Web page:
According to the Nigeria Demographic and Health Survey 2018, the health indices of vulnerable populations are poor: maternal mortality rate is 512 per 100,000 live births, the modern contraceptive prevalence rate is 17 per cent for all family planning methods, the neonatal mortality rate is 39 per 1,000 live births, the under-five mortality rate remains 132 per 1,000 live births which translates to one in every eight children not reaching their fifth birthday.

The Minister, Federal Ministry of Health (FmoH), Dr. Osagie Ehanire, said, “severe malnutrition has also been a factor in Nigeria with 37 per cent of children under five years suffering from stunting, affecting about 12 million children, while 7 per cent of under-five children in Nigeria are wasted; 2 per cent are overweight and 23 per cent underweight.

Ehanire stated that among identified impediments to the attainment of desired health and wellbeing in Nigeria were first of all; lack of functional and affordable health centers that limit physical and financial access, to health care and enlightenment, needed to combat harmful traditional or socio-cultural practices and strengthen the decision-making power to seek appropriate health care before, during and after pregnancy or ill-health.

“Poor awareness of hygiene and sanitation, poor choices in nutrition that omit foods like eggs, beef and fish in the diet of growing children, ignorance of the benefits of modern health services and culturally determined gender role definitions, particularly impact the wellbeing of females and children in some communities.

“The deleterious practices inevitably increase susceptibility to infections, slow down recovery from illness, and contribute to preventable morbidity and mortality rates, especially among women, children and the elderly,” he added.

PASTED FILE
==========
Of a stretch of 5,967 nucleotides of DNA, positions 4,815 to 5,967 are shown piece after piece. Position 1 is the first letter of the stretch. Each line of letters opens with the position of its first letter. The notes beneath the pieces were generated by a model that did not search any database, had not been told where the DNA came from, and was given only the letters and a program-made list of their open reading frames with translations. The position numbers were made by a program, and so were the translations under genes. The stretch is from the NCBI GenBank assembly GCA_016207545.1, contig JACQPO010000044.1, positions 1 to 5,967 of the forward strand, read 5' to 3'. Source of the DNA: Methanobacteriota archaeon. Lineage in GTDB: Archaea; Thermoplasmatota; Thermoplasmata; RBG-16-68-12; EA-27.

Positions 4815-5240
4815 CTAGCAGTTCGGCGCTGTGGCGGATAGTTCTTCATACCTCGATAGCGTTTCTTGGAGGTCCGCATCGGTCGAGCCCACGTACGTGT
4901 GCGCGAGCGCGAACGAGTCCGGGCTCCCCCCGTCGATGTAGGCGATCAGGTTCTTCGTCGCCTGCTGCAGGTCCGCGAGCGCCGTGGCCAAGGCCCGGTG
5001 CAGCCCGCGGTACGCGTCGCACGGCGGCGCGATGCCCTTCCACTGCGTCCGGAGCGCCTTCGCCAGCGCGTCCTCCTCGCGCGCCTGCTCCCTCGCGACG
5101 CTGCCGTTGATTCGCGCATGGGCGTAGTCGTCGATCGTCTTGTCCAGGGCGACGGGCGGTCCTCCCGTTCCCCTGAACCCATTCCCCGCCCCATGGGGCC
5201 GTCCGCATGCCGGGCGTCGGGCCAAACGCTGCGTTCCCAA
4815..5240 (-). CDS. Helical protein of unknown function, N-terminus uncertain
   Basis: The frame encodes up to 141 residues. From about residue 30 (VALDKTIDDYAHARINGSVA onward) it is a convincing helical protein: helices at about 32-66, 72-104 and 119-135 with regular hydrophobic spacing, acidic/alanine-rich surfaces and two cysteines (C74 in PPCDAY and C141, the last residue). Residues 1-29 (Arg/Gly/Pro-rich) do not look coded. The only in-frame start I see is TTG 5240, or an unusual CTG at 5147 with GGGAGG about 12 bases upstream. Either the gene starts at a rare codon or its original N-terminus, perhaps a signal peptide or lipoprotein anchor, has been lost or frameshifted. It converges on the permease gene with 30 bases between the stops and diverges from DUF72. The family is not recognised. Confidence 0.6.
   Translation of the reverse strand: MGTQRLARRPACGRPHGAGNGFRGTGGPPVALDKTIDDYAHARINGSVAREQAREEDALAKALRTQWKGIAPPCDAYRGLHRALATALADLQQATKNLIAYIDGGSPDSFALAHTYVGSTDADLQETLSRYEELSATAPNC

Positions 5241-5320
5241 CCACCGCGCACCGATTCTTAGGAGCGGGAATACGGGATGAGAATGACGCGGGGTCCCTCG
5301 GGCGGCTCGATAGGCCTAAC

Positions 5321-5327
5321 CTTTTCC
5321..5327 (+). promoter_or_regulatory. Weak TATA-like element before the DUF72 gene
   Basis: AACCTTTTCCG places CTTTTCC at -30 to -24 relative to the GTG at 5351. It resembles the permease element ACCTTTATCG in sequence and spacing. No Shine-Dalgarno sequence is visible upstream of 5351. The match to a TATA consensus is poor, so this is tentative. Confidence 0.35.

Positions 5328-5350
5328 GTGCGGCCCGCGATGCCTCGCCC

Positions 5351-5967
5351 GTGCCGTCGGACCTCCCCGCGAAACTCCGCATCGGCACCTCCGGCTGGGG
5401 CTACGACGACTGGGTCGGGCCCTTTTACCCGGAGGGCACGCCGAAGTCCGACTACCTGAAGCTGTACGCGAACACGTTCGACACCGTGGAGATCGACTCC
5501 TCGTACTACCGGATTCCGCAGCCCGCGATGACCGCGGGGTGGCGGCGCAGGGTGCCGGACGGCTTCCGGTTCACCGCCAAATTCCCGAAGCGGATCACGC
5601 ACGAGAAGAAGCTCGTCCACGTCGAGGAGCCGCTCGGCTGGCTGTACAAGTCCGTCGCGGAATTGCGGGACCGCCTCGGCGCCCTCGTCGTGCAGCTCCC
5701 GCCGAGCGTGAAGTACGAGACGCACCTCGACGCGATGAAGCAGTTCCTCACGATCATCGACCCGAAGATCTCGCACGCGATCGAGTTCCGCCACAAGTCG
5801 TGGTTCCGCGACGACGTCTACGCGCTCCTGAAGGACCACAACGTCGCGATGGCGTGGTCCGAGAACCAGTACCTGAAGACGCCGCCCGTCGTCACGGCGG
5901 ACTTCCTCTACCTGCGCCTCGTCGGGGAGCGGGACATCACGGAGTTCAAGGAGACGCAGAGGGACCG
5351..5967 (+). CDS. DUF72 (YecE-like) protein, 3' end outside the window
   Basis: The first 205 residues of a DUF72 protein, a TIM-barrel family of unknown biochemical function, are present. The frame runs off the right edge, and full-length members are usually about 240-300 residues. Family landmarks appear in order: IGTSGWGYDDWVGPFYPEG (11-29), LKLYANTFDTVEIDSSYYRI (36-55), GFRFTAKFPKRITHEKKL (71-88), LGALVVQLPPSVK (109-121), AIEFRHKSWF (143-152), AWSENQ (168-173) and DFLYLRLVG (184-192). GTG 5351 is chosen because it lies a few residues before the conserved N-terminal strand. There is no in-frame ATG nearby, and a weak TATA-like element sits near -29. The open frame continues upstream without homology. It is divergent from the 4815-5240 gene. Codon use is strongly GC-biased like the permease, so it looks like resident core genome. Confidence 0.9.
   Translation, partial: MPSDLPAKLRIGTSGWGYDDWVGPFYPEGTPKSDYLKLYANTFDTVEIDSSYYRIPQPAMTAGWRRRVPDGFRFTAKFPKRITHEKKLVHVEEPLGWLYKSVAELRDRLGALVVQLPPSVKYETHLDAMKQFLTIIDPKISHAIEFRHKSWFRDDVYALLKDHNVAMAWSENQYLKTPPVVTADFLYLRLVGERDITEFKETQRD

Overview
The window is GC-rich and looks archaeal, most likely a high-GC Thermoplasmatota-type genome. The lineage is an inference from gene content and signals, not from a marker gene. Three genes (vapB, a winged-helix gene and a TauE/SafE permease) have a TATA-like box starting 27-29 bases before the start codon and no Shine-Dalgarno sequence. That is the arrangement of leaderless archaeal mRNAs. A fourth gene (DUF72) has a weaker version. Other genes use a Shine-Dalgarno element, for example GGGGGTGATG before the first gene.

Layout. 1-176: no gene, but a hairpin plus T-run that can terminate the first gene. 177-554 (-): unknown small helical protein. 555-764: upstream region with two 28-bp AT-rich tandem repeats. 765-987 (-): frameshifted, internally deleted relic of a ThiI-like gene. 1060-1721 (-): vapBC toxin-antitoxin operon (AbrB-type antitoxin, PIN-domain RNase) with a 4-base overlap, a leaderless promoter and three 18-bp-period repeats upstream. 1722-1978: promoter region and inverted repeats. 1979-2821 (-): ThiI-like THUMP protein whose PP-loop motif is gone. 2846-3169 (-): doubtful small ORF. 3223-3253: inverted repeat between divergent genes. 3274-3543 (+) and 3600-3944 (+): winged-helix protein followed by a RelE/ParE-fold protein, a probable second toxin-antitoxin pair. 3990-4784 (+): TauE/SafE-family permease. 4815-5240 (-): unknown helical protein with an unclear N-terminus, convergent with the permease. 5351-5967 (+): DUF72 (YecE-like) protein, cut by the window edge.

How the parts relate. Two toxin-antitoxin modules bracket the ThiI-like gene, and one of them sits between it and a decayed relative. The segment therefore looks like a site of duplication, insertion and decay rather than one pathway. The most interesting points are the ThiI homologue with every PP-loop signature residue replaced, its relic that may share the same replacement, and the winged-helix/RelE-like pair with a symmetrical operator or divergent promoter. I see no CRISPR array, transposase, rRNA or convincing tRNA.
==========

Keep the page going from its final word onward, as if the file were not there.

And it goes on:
The Minister said there was the need to strengthen engagement with media institutions and improve strategic communication tools, working with various media platforms to drive social and behavior change communication and influence attitudes towards Reproductive, Maternal, Newborn, Child, Adolescent, and Elderly Health plus Nutrition.

Baby Testimony, two-year-old from Bako, a rural setting in Nigeria’s capital, Abuja, weighs about 6.3kg and can neither sit nor stand on his own. He has so far survived by whiskers from acute malnutrition perhaps by the virtue of his name.

His mother, Mrs Bashira Bulus, said her son’s undernourishment worsened because of late detection and treatment, a situation she blamed on her poor awareness of the symptoms.

Bashira said she had no basic knowledge of childbearing especially because she lost her mother at the age of 13.

Now aged 20, Bashira said she resorted to advise from her neighbors when Testimony developed a chest infection, fever, diarrhea, and was vomiting – some of the common symptoms of severe wasting – the nutritional deficiency that about 13.6 million children around the world suffer from, putting them at 11 times greater risk of death than their healthy peers.